GSA Changes Course on Commercial Terms

GovConAdvisors® Blog

On July 31, 2015, the General Services Administration (“GSA”) issued a memorandum to its acquisition workforce that side steps long-standing Federal Acquisition Regulation (“FAR”) rules aimed at recognizing the standard terms and conditions under which commercially oriented companies sell their products and services. The memorandum formalizes a GSA Class Deviation from FAR Part 12 and implements new GSA clauses to be used when commercial supplier agreements are made a part of any contract with GSA. Eventually, the Class Deviation will be incorporated into GSA’s acquisition regulation supplement to the FAR (the “GSAR”).

The federal government, and especially GSA, has been struggling with standard commercial terms for some time. The class deviation follows a Request for Information (“RFI”) published by GSA in the Federal Register in March, as well as Office of Management and Budget (“OMB”) and Department of Justice (“DOJ”) memoranda on commercial terms of service agreements dated April 4, 2013 and March 27, 2012, respectively. GSA’s class deviation identifies 15 areas of concern where standard commercial terms are deemed by GSA to conflict with federal law. The class deviation explains GSA’s intention to “protect GSA and contractors by uniformly addressing common unacceptable terms, immediately reducing risk, reducing administrative costs, and further streamlining the acquisition process for commercial-item(s).”

To be sure, GSA’s concern with respect to standard commercial terms is not entirely unwarranted. Commercial sellers frequently use standard terms and conditions that can conflict with federal acquisition rules and fail to comport with federal government customer expectations. As a result, leveraging standard commercial terms gives rise to important concerns that warrant negotiation and clarification by government contracting officers. GSA’s class deviation goes beyond addressing this particular problem, however. It not only addresses the 15 specific concerns identified by GSA, but also ensures that virtually no commercial supplier agreement term will apply if it conflicts with any GSA solicitation/contract provision. This result arises from a new approach GSA has taken to the order of precedence clause in GSA contracts, and represents a significant departure not only from GSA policy but also more generally from the commercial item acquisition principles reflected in the FAR and the federal acquisition laws underlying them.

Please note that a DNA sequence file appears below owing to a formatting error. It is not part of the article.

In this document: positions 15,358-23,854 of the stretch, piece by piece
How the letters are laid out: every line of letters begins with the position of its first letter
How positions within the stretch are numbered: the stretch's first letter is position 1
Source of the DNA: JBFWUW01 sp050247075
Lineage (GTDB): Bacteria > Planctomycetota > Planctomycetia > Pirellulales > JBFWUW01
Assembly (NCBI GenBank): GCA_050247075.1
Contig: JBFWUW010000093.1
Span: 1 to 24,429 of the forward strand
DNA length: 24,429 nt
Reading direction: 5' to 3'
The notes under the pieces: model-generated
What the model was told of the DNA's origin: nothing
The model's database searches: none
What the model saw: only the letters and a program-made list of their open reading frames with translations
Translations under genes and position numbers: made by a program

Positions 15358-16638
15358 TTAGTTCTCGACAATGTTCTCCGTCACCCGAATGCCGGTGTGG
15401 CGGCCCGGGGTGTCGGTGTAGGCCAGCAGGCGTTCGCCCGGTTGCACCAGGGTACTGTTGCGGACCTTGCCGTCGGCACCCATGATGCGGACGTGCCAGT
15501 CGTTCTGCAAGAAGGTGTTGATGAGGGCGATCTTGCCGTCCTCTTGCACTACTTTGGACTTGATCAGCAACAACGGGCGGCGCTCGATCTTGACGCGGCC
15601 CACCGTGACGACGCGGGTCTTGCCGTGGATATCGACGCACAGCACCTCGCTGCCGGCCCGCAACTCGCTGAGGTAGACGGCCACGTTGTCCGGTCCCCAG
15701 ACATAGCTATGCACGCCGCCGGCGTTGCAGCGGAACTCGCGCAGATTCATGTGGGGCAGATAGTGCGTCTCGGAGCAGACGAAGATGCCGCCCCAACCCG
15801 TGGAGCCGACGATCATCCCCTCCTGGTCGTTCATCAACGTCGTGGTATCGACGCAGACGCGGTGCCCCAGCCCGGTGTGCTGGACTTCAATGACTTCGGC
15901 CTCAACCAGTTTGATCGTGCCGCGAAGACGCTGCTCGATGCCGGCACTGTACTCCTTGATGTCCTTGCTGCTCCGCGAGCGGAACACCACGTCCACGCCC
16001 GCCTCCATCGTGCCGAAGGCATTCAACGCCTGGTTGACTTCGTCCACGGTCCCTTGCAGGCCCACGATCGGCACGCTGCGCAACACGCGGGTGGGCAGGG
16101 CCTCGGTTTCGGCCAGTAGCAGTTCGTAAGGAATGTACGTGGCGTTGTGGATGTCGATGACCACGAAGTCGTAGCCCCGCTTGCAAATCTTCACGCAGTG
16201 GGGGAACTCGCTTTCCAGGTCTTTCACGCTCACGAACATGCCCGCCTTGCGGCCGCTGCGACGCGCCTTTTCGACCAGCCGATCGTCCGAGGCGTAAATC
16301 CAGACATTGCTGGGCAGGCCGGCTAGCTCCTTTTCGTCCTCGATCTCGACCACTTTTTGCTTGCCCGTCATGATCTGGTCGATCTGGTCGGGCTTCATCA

In the mid-1990s, the federal government recognized that onerous government contract terms and conditions and a complicated acquisition process were impeding participation in government procurement by commercially oriented companies. The federal government was paying a premium to gain access to technology and products and services readily available in the commercial marketplace. Congress passed two major legislative reforms referred to as the Federal Acquisition Streamlining Act of 1994 (“FASA”) and the Federal Acquisition Reform Act of 1995 (“FARA”), as part of a larger effort to reinvent government. Generally, and in part, FASA and FARA liberalized the manner in which government agencies could procure commercial items by allowing the use of simple terms and a streamlined acquisition process.

These reforms were implemented in FAR Part 12. A single contract clause at FAR 52.212-4 provided an abbreviated set of terms and conditions to be used by contracting officers when purchasing commercial products and services. Pursuant to the clause and its implementing regulations, agencies were encouraged to leverage standard commercial terms and to negotiate terms just as commercial buyers and sellers do. Only a few paragraphs within FAR 52.212-4 were identified as not subject to negotiation or alteration; paragraphs dealing with Assignments, Disputes, Payments, Invoice, Other Compliances, Compliance with Laws Unique to Government Contracts, and Unauthorized Obligations. Under these reforms, Contractors providing commercial items have been allowed to propose commercial terms for two decades and the order of precedence clause in FAR 52.212-4(s) gave commercial terms incorporated into a federal government contract as an addendum with significant precedence over other government clauses.